Did you know that “ass” can be used as a synonym for “donkey”? In the Netherlands, this is not common knowledge, and was therefore also unknown to me.
Film quotes like “you are such an ass” lost a bit of their weight to me, but it also gave me a good laugh. I came to this realisation during a group study session at university: then I found out that a species with the name “African wild ass” exists, and I lost it.

When I explained my findings to the others at the table, it turned out I was not the only one. None of us could interpret it any differently than “the African wild butt”. After a short while - filled with wordplay and the realisation that the African wild ass is a threatened species, we joked that we should start an initiative to save these asses.
Amy and Sam then told us about their idea of creating a humorous field guide. Little did I know that we would really publish the guide… but here we are.


Where's that ass?

Worldwide, there are only 23-200 of these wild asses left. This is only 1 ass per 100 square kilometres in its previous habitat! It doesn’t end there: due to our current lifestyle, the number of wild asses is decreasing every day. The current estimation of population decline is a shocking 94% since 1970.

Currently, most of the wild asses can be found near the Red Sea in the Denkelia Desert of Eritrea.


Assess by asses

When studying living beings it is key to distinguish their species. Different animals do different things, respond in different ways and interact in different ways with their environment. By recognizing species, biologists are able to study them one by one and answer questions like: "What makes a lion so cool?", "When is a hippo too fat?" and "why do mosquitoes exist?".

So, identifying species is extremely helpful, but it can be harder than it seems. Normally species are distinguished by their physical characters, which works well on paper, but in the field a lot of animals are easily scared and thus run of, leaving you unable to see anything but their ass. Sadly relevant characters are often let out of field guides. Well, at least until now.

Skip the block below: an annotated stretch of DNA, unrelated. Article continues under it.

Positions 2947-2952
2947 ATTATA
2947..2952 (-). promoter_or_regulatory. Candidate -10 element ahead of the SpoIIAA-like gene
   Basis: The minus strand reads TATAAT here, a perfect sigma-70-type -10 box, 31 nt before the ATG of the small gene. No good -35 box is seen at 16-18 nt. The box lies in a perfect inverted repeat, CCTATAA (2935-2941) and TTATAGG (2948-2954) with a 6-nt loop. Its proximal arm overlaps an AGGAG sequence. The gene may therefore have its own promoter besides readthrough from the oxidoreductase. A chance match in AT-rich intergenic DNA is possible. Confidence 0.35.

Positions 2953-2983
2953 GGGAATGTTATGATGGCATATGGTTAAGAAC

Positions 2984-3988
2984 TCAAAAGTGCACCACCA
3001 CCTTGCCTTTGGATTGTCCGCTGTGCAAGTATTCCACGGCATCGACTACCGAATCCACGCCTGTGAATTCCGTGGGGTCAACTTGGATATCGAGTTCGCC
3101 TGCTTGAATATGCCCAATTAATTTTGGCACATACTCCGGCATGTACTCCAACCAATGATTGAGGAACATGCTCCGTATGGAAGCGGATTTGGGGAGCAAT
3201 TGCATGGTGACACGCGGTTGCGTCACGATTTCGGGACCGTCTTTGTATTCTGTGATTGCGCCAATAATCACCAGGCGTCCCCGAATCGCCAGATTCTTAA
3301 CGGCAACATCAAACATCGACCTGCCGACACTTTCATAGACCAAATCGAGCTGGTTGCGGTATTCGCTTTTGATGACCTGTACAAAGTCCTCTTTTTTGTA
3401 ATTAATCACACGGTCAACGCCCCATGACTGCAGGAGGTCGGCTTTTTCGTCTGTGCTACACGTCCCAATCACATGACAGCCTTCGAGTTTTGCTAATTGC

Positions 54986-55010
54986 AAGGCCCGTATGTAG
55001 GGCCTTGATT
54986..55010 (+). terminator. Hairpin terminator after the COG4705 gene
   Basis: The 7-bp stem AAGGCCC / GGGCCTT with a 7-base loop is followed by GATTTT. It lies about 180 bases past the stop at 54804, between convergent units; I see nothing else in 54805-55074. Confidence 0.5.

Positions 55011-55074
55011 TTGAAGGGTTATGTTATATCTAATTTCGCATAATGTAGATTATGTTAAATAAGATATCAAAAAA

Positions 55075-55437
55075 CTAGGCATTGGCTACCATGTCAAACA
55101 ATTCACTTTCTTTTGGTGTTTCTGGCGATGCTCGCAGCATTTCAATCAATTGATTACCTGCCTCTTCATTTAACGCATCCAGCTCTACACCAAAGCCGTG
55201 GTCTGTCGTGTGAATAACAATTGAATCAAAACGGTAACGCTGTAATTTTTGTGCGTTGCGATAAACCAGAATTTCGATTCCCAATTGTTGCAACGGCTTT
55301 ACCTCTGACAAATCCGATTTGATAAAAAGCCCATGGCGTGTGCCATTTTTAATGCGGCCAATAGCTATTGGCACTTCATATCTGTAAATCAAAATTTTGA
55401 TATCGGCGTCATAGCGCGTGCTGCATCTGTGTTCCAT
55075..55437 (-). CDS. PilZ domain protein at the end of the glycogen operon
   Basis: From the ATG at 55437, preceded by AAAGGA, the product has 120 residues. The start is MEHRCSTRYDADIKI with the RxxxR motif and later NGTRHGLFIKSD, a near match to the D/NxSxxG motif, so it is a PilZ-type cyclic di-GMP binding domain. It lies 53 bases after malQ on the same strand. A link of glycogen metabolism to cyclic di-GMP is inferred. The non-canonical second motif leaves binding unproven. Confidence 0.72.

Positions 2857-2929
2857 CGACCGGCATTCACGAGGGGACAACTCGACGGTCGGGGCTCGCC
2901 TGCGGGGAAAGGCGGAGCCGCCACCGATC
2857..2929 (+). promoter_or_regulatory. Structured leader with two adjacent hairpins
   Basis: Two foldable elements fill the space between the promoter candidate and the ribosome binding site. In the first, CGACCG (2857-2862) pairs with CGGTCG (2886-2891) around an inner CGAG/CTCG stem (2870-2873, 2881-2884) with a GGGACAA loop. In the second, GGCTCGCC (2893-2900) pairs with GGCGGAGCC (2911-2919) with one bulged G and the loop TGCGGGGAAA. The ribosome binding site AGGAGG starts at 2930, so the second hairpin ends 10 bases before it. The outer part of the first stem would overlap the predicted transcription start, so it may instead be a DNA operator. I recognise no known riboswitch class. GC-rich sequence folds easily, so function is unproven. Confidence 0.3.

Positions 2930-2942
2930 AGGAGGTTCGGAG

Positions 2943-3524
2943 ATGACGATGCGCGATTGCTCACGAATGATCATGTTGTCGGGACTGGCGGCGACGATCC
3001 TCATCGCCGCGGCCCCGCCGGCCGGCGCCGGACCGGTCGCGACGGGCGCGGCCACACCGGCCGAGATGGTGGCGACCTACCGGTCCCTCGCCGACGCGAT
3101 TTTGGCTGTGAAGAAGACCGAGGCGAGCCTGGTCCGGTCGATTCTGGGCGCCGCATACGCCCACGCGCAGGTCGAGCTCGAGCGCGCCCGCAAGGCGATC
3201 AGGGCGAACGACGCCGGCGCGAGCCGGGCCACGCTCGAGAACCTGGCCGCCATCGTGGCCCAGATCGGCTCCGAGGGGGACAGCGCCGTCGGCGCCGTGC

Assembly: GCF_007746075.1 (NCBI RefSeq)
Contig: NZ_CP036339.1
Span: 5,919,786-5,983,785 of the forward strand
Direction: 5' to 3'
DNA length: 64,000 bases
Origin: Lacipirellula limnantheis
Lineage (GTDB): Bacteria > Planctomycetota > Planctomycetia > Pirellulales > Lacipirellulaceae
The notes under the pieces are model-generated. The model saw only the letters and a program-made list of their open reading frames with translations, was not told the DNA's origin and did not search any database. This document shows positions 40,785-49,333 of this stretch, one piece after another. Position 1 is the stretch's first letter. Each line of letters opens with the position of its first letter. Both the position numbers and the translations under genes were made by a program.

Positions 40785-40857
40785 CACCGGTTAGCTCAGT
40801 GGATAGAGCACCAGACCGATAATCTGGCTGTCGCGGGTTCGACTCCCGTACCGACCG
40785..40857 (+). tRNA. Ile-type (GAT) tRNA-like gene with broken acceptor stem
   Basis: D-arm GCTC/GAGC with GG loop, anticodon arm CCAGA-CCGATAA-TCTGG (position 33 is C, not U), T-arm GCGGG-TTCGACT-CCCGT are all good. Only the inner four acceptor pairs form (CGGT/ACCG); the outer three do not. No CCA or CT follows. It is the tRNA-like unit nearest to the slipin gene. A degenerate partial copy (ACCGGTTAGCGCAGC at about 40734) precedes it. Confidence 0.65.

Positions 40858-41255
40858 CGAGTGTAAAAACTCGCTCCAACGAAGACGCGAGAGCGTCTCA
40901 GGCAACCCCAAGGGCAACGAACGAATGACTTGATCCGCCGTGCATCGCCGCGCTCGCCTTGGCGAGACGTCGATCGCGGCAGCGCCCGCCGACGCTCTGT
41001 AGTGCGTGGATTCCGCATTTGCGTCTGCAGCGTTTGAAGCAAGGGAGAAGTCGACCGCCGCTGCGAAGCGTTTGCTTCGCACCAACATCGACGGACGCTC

Therefore, during your next safari, sit back, enjoy the view and use this guide. Because now you'll know the answer to "To which species belongs this ass?".

Become an ass expert

It’s not surprising that these asses are shaking with fear, making them more wild than ever. The only way to calm them down is fitting conservation. But, to do this, we need to recognize this ass, know this ass, maybe even stare at it frantically…

Since the African wild ass is thought to be one of the ancestors of the domestic ass, it is no wonder that the two look alike. Currently, there are two extant subspecies accepted: the Nubian wild ass and the Somali wild ass. However, Groves (2002) lists a third, unnamed subspecies from the Sahara. Still, these may not have been true wild asses.

The main characteristic these species share, seem to be the legs supporting those asses. The way they firmly stand on them and the stripes adorning them truely make them gracious.

If you feel like you need more training on determining species by their asses, then you may want to try our determination key for East African wildlife.

They didn't ask for this

    If we want to save this species, we’ll have to work our asses off.
    The main threats to the asses are water availability and the fact that people hunt them for food and medicinal purposes. Management will thus have to focus on water management and education on sustainability of food sources.

    Originally, we wanted to aid conservation efforts aiming to save this species. Sadly, most of its habitat lies in war zones, rendering most current efforts useless. We therefore chose to change direction and focus our support toward EDGE of Existence. We also started the Save That Ass, which aims to raise money for conservation efforts whilst educating people on the natural world which we are all part of.

    Still, the African wild ass has a special place in our hearts, and will therefore make a guest appearance in our field guide.

  • What we do